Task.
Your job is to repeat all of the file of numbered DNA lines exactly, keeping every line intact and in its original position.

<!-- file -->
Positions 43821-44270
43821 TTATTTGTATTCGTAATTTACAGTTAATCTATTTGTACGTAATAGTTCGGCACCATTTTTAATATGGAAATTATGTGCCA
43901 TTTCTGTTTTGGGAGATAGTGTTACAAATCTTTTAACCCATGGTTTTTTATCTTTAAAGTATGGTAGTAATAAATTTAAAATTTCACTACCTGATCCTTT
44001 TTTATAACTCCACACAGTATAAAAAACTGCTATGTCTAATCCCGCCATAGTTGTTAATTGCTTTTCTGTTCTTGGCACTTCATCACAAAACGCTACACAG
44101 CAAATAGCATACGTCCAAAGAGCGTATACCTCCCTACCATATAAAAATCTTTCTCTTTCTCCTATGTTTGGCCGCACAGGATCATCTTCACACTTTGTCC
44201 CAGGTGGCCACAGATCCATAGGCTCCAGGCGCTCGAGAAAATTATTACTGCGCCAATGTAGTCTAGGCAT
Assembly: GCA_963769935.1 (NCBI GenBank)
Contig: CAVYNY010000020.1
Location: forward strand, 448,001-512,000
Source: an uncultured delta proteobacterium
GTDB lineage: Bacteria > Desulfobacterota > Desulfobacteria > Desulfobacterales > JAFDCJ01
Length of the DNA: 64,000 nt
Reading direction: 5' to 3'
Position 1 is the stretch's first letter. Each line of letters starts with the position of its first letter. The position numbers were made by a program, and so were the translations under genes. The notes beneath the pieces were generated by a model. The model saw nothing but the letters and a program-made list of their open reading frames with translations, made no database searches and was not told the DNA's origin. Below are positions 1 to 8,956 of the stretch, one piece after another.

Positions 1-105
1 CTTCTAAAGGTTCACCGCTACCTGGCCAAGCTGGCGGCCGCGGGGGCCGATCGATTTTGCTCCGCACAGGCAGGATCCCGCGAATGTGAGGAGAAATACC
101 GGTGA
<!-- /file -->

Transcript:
Positions 43821-44270
43821 TTATTTGTATTCGTAATTTACAGTTAATCTATTTGTACGTAATAGTTCGGCACCATTTTTAATATGGAAATTATGTGCCA
43901 TTTCTGTTTTGGGAGATAGTGTTACAAATCTTTTAACCCATGGTTTTTTATCTTTAAAGTATGGTAGTAATAAATTTAAAATTTCACTACCTGATCCTTT
44001 TTTATAACTCCACACAGTATAAAAAACTGCTATGTCTAATCCCGCCATAGTTGTTAATTGCTTTTCTGTTCTTGGCACTTCATCACAAAACGCTACACAG
44101 CAAATAGCATACGTCCAAAGAGCGTATACCTCCCTACCATATAAAAATCTTTCTCTTTCTCCTATGTTTGGCCGCACAGGATCATCTTCACACTTTGTCC
44201 CAGGTGGCCACAGATCCATAGGCTCCAGGCGCTCGAGAAAATTATTACTGCGCCAATGTAGTCTAGGCAT
Assembly: GCA_963769935.1 (NCBI GenBank)
Contig: CAVYNY010000020.1
Location: forward strand, 448,001-512,000
Source: an uncultured delta proteobacterium
GTDB lineage: Bacteria > Desulfobacterota > Desulfobacteria > Desulfobacterales > JAFDCJ01
Length of the DNA: 64,000 nt
Reading direction: 5' to 3'
Position 1 is the stretch's first letter. Each line of letters starts with the position of its first letter. The position numbers were made by a program, and so were the translations under genes. The notes beneath the pieces were generated by a model. The model saw nothing but the letters and a program-made list of their open reading frames with translations, made no database searches and was not told the DNA's origin. Below are positions 1 to 8,956 of the stretch, one piece after another.

Positions 1-105
1 CTTCTAAAGGTTCACCGCTACCTGGCCAAGCTGGCGGCCGCGGGGGCCGATCGATTTTGCTCCGCACAGGCAGGATCCCGCGAATGTGAGGAGAAATACC
101 GGTGA